But a musician with a trumpet can be impressive, too.
Meet Alan Siebert, virtuoso trumpet player. If you go to the Firelands Symphony Orchestra’s final concert of the 2013-14 season, “Sound the Trumpet,” you’ll get to know Siebert and his horn.
Want to go?
WHAT: Firelands Symphony Orchestra concert
WHEN: 7:30 p.m. April 12
WHERE: Sandusky State Theatre, 107 Columbus Ave., downtown Sandusky
COST: $29 and $26. Special $13 tickets for parents of music students willing to sit in the balcony. Free for students sitting in the balcony.
TICKETS: Call 877-626-1950 or go to firelandssymphony.com
Siebert, professor of trumpet at the University of Cincinnati’s music school, will be the featured soloist for performances of Alexander Arutunian’s trumpet concerto, written in 1950, and Baroque composer Giuseppi Torelli’s “Sinfonia” for trumpet and orchestra, G. 8, essentially a trumpet concerto in four movements.
The Arutunian piece quickly became world-famous after it was written. Siebert said that’s because it’s a very melodic, enjoyable piece that fits well into the tradition of romantic Russian music.
“It’s very lush. It’s the kind of piece crowds will appreciate,” Siebert said. “I’m hoping they’ll appreciate my performance."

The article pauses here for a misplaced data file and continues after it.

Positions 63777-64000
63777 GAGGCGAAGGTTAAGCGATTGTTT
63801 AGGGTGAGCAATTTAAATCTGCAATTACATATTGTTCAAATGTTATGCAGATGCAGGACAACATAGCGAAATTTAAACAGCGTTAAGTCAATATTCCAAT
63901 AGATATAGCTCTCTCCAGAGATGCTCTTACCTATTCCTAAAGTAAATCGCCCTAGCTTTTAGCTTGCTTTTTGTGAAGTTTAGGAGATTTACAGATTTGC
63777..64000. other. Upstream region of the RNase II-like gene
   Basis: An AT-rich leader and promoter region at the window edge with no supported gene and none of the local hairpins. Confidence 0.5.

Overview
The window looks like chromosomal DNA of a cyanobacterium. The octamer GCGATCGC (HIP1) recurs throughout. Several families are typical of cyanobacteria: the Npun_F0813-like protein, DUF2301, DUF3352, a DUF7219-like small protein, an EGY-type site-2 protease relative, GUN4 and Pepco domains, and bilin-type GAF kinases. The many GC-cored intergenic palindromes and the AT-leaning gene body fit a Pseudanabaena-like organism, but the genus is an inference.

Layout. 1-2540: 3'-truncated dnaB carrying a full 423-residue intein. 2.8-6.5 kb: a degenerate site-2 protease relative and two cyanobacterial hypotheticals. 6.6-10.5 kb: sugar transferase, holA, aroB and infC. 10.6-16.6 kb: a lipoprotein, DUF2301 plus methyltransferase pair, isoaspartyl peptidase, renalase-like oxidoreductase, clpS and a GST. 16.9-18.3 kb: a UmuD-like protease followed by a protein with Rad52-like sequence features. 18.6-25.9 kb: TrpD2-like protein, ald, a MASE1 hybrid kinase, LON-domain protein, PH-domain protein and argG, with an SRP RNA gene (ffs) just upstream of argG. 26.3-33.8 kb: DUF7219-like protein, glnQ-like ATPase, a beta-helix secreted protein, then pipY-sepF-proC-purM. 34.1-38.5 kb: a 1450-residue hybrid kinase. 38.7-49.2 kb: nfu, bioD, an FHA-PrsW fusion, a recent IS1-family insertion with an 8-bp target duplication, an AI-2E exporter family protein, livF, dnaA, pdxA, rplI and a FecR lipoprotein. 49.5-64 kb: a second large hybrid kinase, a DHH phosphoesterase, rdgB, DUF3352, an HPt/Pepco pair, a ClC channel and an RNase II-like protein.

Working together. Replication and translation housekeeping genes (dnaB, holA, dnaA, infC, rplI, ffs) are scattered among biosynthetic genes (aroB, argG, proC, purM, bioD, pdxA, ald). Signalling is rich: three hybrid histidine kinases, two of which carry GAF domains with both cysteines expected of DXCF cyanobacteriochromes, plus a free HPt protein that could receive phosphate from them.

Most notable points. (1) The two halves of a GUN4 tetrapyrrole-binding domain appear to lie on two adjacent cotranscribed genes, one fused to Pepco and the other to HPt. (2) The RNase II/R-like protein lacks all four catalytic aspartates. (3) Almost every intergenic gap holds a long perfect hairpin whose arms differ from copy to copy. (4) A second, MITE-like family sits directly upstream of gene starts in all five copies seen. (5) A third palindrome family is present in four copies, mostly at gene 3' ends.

Siebert has played with several orchestras, including the San Diego Symphony Orchestra, and has recorded solo albums of trumpet music. Several composers have written music for him to play.
As a child, Siebert wanted to play the cello. His father, however, had played the trumpet.
“He said, maybe you ought to try trumpet. I can help you with it,” Siebert said.
Siebert doesn’t need much help these days. Instead, he trains music students at the trumpet studio for the University of Cincinnati’s College-Conservatory of Music.
The trumpet isn’t the only instrument getting a chance in the spotlight. The Sandusky State Theatre’s historic pipe organ will be played during Camille Saint-Saëns’ “Symphony No. 3,” also known as the “Organ Symphony.” It’s a popular piece, often recorded and performed.
The orchestra’s conductor, Carl Topilow, has put together a strong conclusion to the orchestra’s season, said Jamie Steinemann, executive director of the orchestra.
“We still have some great seats available” she said.